Risks of Going Solar

On February 22, 2016, Catherine Wolfram posted the blog Risks of Going Solar on the Energy Institute at Haas blog, part of the University of California Berkeley.  I posted the following, which I am adding to my blog.

Of the various regulatory Risks of Going Solar, Catherine Wolfram identifies two biggies, reducing the size of the net metering interval and shifting the rate design to include a smaller energy charge and a greater fixed charge.  But the risk of these two can be much larger than Dr. Wolfram suggests.  Reducing the size of the net metering interval exposes rooftop solar customers to the possibility of negative prices, while cost re-classification could result in (greater) demand charges instead of greater monthly customer charges.

In “Renewable Electric Power—Too Much of a Good Thing: Looking At ERCOT,” Dialogue, United States Association for Energy Economics, 2009 August,[1] I point out that a surplus of wind in West Texas forced the wholesale price for electricity below zero for about 25% of the pricing periods during that April, at least in West Texas.

Transmission constraints generally kept these negative prices from spreading to the rest of Texas.  Negative prices did spread to other parts of the state for just less than 1% of the rating periods.  As Dr. Wolfram well pointed out, these pricing periods are sometimes as short as 15 minutes (as they were in West Texas at the time), though are often one hour.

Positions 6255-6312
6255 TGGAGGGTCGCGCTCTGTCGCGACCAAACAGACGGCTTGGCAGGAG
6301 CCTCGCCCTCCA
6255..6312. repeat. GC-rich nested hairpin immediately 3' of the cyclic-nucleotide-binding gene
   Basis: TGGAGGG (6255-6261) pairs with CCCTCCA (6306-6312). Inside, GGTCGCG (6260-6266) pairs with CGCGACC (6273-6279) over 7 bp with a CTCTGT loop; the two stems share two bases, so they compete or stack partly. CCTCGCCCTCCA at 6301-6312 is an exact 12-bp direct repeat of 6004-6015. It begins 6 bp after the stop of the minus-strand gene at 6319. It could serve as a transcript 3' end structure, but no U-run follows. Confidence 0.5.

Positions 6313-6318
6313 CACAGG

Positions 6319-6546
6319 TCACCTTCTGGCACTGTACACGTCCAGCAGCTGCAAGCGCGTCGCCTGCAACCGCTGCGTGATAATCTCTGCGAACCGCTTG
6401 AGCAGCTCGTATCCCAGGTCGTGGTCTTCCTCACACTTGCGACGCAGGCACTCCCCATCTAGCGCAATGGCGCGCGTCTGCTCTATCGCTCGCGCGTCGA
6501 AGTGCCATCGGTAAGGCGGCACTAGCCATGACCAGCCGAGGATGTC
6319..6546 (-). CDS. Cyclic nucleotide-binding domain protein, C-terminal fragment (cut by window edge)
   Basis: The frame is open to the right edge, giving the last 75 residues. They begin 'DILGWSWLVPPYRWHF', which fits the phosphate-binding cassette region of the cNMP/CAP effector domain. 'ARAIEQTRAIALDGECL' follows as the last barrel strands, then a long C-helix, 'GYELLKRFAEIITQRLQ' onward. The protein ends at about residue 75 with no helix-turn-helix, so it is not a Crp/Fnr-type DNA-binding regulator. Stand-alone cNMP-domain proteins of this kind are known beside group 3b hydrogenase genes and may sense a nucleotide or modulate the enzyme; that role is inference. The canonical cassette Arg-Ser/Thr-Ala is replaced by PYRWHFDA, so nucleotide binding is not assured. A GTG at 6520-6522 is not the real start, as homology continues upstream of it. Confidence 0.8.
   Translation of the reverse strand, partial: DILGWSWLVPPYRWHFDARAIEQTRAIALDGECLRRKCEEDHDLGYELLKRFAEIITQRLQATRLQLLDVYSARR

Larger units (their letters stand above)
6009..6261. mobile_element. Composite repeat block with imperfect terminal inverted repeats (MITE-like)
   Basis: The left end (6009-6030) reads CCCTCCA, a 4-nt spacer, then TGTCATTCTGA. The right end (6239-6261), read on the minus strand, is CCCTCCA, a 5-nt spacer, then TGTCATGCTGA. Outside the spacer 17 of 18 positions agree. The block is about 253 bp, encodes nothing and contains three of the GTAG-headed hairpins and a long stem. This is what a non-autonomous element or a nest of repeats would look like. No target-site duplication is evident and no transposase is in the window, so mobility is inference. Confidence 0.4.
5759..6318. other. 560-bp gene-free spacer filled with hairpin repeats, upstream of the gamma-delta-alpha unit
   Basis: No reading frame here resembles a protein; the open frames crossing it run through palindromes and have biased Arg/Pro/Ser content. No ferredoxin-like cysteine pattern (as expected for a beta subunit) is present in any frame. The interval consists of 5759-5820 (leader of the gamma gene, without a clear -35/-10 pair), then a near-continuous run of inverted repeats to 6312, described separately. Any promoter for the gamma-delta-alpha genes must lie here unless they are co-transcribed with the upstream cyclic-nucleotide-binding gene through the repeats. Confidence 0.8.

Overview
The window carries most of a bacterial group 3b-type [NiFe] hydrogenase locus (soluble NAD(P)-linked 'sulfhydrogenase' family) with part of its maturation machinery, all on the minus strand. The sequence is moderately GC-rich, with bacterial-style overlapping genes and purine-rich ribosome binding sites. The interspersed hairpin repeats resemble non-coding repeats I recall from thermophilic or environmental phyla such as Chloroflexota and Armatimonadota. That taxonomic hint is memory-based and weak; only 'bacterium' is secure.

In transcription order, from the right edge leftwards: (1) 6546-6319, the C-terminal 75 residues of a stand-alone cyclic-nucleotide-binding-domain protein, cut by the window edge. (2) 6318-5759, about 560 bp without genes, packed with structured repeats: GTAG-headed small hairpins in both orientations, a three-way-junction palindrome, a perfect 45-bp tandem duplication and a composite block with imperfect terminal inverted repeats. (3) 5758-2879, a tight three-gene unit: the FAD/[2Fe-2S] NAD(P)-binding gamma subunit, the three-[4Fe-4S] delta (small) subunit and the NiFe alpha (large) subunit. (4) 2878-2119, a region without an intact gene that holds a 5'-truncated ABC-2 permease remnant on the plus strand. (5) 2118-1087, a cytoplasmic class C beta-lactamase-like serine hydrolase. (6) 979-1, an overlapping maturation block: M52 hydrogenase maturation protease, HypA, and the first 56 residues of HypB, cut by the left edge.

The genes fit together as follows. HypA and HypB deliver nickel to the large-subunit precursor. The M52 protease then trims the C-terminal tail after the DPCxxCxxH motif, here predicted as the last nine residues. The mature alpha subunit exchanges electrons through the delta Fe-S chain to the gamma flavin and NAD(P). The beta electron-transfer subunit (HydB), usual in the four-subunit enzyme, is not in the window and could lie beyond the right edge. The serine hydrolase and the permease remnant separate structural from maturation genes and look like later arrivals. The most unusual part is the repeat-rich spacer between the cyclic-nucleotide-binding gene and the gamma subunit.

Many ISO do not seem to allow prices to go negative.  In West Texas, the combination of transmission constraints and the various credits[2] given to wind led to negative prices.  I believe that similar combinations elsewhere will force ISOs to allow negative prices in their dispatch programs.

I have long seen the need for utilities outside the footprint of an ISO to implement real time “value of solar” prices that are similarly negative.  Hawaii seems to be ripe for such negative solar prices.  Utilities outside the footprint of an ISO can implement “value of solar” prices using a Walrasian auction, as is discussed in many of my articles.

I actually disagree with the concept of a separate price for “value of solar.”  If we are to use prices to influence generation, there shouldn’t be a separate price for solar versus other spot generation imbalances.  A different price for unscheduled versus scheduled generation, yes, but not a separate price for just solar.

There will often be many prices during any pricing interval.  For instance, a single 15 minute period may be part of a 24×7 contracted delivery of power with one price and part of a 16×5 contracted deliveries with another price.  A third price might be applicable to variances.  Variances would include both solar that is dumped into the system and hiccups in the 24×7 or 16×5 deliveries, whether the hiccup is positive or negative.

Utility rate making often includes the concept of cost classification, where costs are identified as energy related, customer related, and demand related.  In the context of Risks of Going Solar, customer related and demand related are combined into the concept of a fixed charge.

The discussed increase in the monthly charge is only one way to reduce the energy charge.  The other way, and I believe a better way, to decrease the energy charge is to increase the demand charge, or to implement a demand charge when there is not a demand charge in place.